Sorry if this is a noob question but I started using Blender today as a free video editor and now that I'm rendering my project, it's taking a lot longer than I was expecting.

The project is basically splicing two 1920x1080, 60fps videos into one, 6-minute video with a simple fade out/fade in transition between the two videos and I have everything set up to use the correct resolution and FPS.

The problem is, I'm rendering at about 20fps (so about 3x realtime) while my CPU utilization is at 15% so I can't help but feel this could be going much faster if I found a way to increase my CPU usage. I'm curious if I've failed to select the optimal settings for my system or if this is just par for the course with Blender's video encoder?

My specs:

  • Intel i7 4790k
  • Nvidia GTX 970
  • 16GB DDR3 2400mhz
  • Blender 2.73a
  • H.264 encoder with default profile and bitrate set to 30000kbps

3 Answers 3


As far as I know, the Sequencer has no multi-core support in the final rendering. (Surprisingly it has it for rendering proxy files). Also GPU rendering isn't available either.

I just found a recent thread in which a dev claims to work on multi-core support, so maybe it will come in the future. I definitely would appreciate such a feature.

  • $\begingroup$ Multi-threaded encoding is only possible with specific encoders; the proxy tool likely uses a simple editor-oriented codec for this purpose. $\endgroup$
    – Skrylar
    Commented Nov 19, 2015 at 10:07
  • $\begingroup$ That's a dead link now. $\endgroup$ Commented Aug 13, 2018 at 14:03
  • $\begingroup$ Thanks for letting me know. Link is replaced, but looking at more recent answers, there doesn't seem to have been much development blender.stackexchange.com/a/61912/11435 $\endgroup$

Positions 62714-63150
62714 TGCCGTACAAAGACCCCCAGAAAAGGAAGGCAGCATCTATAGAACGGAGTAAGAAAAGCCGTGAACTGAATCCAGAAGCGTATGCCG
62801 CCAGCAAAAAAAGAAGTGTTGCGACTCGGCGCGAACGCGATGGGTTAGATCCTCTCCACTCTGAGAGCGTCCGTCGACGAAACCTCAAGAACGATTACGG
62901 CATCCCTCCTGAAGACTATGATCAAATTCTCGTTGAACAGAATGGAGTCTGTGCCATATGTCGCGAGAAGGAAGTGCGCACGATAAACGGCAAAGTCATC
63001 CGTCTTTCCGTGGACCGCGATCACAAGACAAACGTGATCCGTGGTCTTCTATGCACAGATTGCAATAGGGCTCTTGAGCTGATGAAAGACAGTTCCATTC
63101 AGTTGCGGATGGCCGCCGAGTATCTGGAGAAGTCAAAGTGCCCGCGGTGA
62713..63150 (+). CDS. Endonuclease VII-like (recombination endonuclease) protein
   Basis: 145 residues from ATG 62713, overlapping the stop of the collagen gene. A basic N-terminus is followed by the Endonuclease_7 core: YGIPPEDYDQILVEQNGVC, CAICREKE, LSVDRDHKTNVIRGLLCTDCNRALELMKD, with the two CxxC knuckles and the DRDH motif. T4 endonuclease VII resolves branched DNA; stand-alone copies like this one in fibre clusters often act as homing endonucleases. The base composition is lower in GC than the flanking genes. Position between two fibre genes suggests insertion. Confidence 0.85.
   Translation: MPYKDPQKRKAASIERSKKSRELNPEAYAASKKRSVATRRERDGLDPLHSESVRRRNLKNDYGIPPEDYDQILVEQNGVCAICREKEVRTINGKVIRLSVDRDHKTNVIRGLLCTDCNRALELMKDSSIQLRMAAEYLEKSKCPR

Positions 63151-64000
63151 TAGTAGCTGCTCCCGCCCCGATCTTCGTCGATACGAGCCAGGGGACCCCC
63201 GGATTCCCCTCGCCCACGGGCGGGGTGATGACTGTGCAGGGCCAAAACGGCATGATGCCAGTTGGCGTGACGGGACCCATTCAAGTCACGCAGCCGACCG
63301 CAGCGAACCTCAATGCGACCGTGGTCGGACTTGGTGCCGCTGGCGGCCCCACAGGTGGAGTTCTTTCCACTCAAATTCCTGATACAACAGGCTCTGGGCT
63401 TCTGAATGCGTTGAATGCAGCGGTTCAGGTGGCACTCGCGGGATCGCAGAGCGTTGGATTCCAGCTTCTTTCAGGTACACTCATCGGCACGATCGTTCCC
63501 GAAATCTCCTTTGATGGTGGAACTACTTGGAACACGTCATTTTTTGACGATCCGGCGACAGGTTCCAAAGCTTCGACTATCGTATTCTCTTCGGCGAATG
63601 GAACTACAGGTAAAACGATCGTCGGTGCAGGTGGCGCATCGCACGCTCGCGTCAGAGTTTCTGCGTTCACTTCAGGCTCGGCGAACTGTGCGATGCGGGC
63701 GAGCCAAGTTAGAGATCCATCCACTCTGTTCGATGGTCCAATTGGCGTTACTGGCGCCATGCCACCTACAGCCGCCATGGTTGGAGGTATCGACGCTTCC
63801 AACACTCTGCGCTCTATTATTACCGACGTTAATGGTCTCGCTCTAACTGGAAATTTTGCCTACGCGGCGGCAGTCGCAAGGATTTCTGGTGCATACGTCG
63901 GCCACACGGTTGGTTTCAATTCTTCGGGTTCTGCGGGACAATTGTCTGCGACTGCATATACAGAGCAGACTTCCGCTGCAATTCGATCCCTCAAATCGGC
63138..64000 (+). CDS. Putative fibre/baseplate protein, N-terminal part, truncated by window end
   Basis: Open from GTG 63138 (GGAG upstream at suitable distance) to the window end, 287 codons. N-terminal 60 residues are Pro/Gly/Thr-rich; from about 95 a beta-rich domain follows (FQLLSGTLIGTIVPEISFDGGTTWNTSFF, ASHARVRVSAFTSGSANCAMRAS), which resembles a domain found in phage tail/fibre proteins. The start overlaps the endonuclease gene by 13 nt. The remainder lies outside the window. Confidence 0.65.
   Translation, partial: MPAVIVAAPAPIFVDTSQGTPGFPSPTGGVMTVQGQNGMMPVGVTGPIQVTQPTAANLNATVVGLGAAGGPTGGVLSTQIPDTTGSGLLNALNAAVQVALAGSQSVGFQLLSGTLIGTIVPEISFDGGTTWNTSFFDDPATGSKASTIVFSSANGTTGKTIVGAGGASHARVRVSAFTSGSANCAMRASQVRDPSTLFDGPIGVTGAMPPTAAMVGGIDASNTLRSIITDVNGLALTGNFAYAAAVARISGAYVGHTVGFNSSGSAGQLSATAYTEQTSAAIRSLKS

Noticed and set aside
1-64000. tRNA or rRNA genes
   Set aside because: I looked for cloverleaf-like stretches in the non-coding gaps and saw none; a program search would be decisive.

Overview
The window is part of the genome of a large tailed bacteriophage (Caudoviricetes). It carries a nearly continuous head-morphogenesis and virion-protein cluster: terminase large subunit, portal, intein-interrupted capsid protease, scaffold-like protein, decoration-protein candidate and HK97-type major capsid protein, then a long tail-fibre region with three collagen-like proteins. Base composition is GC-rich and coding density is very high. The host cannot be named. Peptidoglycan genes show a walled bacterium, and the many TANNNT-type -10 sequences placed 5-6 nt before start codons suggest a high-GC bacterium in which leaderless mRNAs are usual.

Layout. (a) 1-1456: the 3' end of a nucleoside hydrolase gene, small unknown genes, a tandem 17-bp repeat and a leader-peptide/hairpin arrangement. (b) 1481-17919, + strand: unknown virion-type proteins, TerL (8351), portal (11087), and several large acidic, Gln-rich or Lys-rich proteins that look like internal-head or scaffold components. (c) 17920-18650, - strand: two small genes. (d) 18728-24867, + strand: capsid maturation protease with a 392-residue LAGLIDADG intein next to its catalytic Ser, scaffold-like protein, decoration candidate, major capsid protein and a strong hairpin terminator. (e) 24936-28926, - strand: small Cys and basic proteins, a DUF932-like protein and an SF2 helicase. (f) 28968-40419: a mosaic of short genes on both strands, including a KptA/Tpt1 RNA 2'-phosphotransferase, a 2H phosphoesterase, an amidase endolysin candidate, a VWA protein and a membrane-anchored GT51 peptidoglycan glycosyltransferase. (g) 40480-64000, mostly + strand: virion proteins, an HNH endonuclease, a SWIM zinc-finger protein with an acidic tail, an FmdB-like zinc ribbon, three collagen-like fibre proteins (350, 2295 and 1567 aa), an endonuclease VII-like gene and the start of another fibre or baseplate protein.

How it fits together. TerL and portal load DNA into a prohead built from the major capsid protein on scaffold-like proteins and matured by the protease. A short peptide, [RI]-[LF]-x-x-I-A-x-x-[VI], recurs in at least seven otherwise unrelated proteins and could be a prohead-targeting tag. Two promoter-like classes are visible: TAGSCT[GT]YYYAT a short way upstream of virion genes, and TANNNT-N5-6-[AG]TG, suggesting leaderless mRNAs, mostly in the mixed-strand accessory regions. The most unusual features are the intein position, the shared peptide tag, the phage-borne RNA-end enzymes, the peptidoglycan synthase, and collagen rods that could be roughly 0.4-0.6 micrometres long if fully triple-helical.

– Felix
    Commented Aug 14, 2018 at 1:31

Multi-threaded encoding of videos is very finicky, it depends entirely on the codec and encoder for availability--and Blender does not offer a lot of flexibility here. Part of the problem is that for a codec like h264, every frame must be provided in order, while rendering on multiple threads will inherently finish the frames out of order and would need to be kept around (stalling) or stored somewhere until the encoder was ready (caching.)

Fortunately you can use the Frameskip option along with multiple instances of Blender. You need to set Blender to render each frame to a png file, give it a directory to store the frames, then save a new Blend file so these settings will be available to other instances. Secondly, give each Blender instance a different starting frame (one from 1, the second from 2, and so on) with each having a frameskip equal to the number of instances being used. Each instance will render a frame to a png file, skip the Frameskip number of frames, and move on, until the video's frames are fully rendered. This may also be used to distribute the rendering process across multiple machines if need be. Do be warned that the speed of your hard drive also comes in to play here--too many instances will end up waiting on the hard drive before they can write another frame, not actually going any faster.

This method will get your video out of the VSE, however its not shippable yet. You would then need to use an encoding program (probably ffmpeg) to take the directory full of pngs and compress that to your file. Using ffmpeg at the command line is a lot less convenient than simply hitting export, however there is one major benefit: you get complete control over the encoding process in this way, including whether to use multi-threaded h264 support, and better control over encoding (Blender and even some commercial tools won't allow you to specify CRF settings).


You can use Pulverize to do multi-process rendering from Blender's Video Sequence Editor:



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